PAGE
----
I didn’t always dye yarn.  In fact, yarn is somewhat of a 90 degree turn in the great “My Life Thus Far” story.  I graduated from college in the late 90’s with a degree in engineering, and spent about 11 years designing and building autopilots for small unmanned aircraft, also called UAVs.  I worked for small companies, on fast-paced projects with small teams and limited budgets.  I learned a ton about how to design electronics and build them in the 100s to 1000s, using entirely domestic manufacturing.  It turns out that this is highly applicable to building just about any device that uses electricity.

It’s fun to see how much the maker movement is exploding right now.  There are so many great kits and parts that make getting a project going SOOOOO much easier and cheaper than it used to be.  I mean, we used to do a lot of simple quick-turn prototype boards to test out some new sensor and see how it integrated with our existing electronics, or lay the groundwork for using it in a new design.  Now you can buy a lot of that stuff from Sparkfun or Adafruit for under $10.  It’s really given me a renewed excitement about electronics, and my brain is abuzz with ideas for linking things together, and making useful gizmos that will help a dyer out.

Above is an early peek at the guts of a project I’m currently working on and hope to launch on Kickstarter later this year. This one goes out to all of you folks who are tired of babysitting your skeinwinder.  You’ve stood there for hours, watching it count up to 200, then flipping the switch to turn it off.  You’ve known that there has to be a better way, a way that won’t turn you into a brainless zombie staring at a tiny LCD, zoning out and only realizing it when it’s at 247 and then having to stop it in a panic and manually unwind 47 turns and manage a spaghetti pile of yarn that hopefully won’t get tangled and make the next skeins a nightmare, and……..yeah, we’ve all been there.  What you need is:

The SkeinMinder

The SkeinMinder ™ keeps watch for you.  It turns your winder off when it’s done winding your custom 423 yd skeins off of cones.  It turns your winder off when it’s done re-skeining from your 2 yd dye hanks into your 1.5 yd final put-ups.  It turns your winder off when there’s a giant snarl that brings everything to a screeching halt.  It minds your winder, so you’re free to get back to the dyepots.  So you can use that brain of yours to create and sell more awesome yarn.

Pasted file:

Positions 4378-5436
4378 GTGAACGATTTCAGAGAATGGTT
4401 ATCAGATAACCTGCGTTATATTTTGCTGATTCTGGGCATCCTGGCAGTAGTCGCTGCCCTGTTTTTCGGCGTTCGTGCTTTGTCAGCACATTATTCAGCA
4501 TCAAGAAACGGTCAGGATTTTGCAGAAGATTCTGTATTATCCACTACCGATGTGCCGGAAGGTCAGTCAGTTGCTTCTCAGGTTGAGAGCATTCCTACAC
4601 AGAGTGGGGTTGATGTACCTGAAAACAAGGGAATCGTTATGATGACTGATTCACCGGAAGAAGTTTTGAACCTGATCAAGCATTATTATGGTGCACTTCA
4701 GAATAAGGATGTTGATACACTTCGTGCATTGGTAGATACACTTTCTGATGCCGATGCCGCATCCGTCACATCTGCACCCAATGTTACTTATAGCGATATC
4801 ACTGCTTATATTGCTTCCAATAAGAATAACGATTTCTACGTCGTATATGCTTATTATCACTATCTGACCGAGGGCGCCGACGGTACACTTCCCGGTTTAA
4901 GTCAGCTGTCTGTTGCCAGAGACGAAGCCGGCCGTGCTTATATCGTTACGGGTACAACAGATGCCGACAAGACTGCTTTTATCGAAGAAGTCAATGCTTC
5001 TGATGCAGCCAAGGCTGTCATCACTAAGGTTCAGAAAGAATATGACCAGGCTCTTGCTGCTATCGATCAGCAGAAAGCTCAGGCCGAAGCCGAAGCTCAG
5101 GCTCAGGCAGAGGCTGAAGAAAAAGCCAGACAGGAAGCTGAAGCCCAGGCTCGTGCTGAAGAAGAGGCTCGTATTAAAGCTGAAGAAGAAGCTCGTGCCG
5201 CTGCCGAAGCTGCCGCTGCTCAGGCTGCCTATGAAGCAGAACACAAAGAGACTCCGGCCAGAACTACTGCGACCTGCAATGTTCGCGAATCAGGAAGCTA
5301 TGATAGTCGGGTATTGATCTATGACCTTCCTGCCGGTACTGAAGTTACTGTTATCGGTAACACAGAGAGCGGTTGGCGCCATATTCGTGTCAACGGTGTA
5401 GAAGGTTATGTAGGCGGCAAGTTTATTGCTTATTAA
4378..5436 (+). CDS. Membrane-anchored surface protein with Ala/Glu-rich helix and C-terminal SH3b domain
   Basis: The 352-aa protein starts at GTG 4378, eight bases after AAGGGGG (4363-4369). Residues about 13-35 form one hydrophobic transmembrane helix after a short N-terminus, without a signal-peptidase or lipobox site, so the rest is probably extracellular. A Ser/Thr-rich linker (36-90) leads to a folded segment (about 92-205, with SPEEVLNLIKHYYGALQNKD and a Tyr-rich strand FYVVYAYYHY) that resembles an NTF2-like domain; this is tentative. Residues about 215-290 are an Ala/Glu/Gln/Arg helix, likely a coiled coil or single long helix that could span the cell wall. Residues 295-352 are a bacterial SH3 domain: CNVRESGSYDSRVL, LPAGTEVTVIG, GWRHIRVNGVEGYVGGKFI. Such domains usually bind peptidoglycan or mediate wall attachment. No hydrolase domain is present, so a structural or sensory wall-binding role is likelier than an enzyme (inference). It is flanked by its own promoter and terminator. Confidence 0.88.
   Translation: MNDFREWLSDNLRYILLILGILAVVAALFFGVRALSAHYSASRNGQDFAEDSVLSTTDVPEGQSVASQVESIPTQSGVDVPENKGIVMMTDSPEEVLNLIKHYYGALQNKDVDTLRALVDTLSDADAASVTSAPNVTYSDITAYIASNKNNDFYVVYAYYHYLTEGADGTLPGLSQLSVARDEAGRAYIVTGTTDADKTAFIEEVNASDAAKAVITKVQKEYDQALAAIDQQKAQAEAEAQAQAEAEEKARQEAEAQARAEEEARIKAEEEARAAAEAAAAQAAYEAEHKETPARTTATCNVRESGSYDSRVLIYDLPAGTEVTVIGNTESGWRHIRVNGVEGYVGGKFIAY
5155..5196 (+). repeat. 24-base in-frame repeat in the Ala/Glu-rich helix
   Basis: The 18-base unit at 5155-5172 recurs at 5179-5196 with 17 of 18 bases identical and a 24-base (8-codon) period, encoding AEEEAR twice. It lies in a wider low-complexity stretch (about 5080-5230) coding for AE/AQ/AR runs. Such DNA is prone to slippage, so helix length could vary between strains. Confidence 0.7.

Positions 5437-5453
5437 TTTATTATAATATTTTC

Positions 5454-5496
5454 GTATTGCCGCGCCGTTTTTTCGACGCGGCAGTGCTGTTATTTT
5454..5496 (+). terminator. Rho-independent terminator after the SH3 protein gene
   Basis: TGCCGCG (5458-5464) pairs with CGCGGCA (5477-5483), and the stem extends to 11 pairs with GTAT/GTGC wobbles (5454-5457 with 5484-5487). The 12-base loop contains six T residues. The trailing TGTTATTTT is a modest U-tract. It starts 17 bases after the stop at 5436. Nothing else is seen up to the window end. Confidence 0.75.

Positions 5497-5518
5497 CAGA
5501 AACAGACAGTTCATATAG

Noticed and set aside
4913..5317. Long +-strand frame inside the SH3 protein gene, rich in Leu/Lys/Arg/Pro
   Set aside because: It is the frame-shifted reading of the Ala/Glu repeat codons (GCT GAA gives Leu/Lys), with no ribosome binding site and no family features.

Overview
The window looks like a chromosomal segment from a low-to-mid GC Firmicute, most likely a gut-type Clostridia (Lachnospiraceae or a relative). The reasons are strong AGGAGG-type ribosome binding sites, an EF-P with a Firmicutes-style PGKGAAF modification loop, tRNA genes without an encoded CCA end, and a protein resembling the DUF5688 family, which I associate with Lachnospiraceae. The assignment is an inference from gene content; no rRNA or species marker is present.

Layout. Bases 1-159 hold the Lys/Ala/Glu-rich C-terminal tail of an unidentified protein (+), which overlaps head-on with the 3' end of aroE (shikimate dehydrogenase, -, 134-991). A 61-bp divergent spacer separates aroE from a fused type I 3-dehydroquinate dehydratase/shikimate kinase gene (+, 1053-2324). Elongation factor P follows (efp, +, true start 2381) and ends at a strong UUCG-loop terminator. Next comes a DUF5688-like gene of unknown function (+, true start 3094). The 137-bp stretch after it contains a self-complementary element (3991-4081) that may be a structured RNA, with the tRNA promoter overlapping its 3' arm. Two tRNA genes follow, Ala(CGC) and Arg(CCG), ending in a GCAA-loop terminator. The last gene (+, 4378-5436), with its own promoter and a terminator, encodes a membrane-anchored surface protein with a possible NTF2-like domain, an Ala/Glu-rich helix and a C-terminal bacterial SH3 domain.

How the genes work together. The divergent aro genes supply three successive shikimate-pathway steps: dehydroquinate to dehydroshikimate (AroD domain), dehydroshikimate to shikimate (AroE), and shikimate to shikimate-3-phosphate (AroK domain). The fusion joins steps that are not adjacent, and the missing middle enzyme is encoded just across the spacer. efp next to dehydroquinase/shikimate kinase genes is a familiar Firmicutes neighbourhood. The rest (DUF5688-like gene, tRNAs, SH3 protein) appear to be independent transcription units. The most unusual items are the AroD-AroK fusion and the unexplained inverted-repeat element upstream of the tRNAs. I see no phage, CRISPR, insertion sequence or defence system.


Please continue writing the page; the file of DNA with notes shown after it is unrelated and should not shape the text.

The SkeinMinder is not an electric winder.  It’s a single control box, about the size of a….package of Trader Joe’s Authentic Feta Cheese?  Box of uncondensed soup?  1 lb bag of coffee?  Brick? – that sits on a table.  You plug it into the wall, you plug your winder into it, and you attach a very simple rotation counter and magnet.  It has one big red GO button and some smaller buttons for changing the rotation set point and other stuff.

I really want it to have a super giant red button like this one in the final version.  We’ll see if it works out.

Think you could use something like this?  Want one right now?  Please fill out this very short questionnaire, it’ll help me get an idea of your current setup and needs.

Have no earthly need for this, but know a hand-dyer or two who might?  Please help me spread the word.  Email them, share this post on whatever social media you hang out on, or do it the old fashioned way and tell them when you see them next.  Thanks, your help is very much appreciated!

At this very moment, the first handmade (with love) prototype is currently being put through its paces by my friend Sincere Sheep, because you never really find out what things suck until you give your project to someone else.  :)  Which is why Uncle Alpenglow NEEDS YOU!  I need FIVE highly motivated and communicative individuals to be early beta testers of the next version, which will be the first pre-production Minders.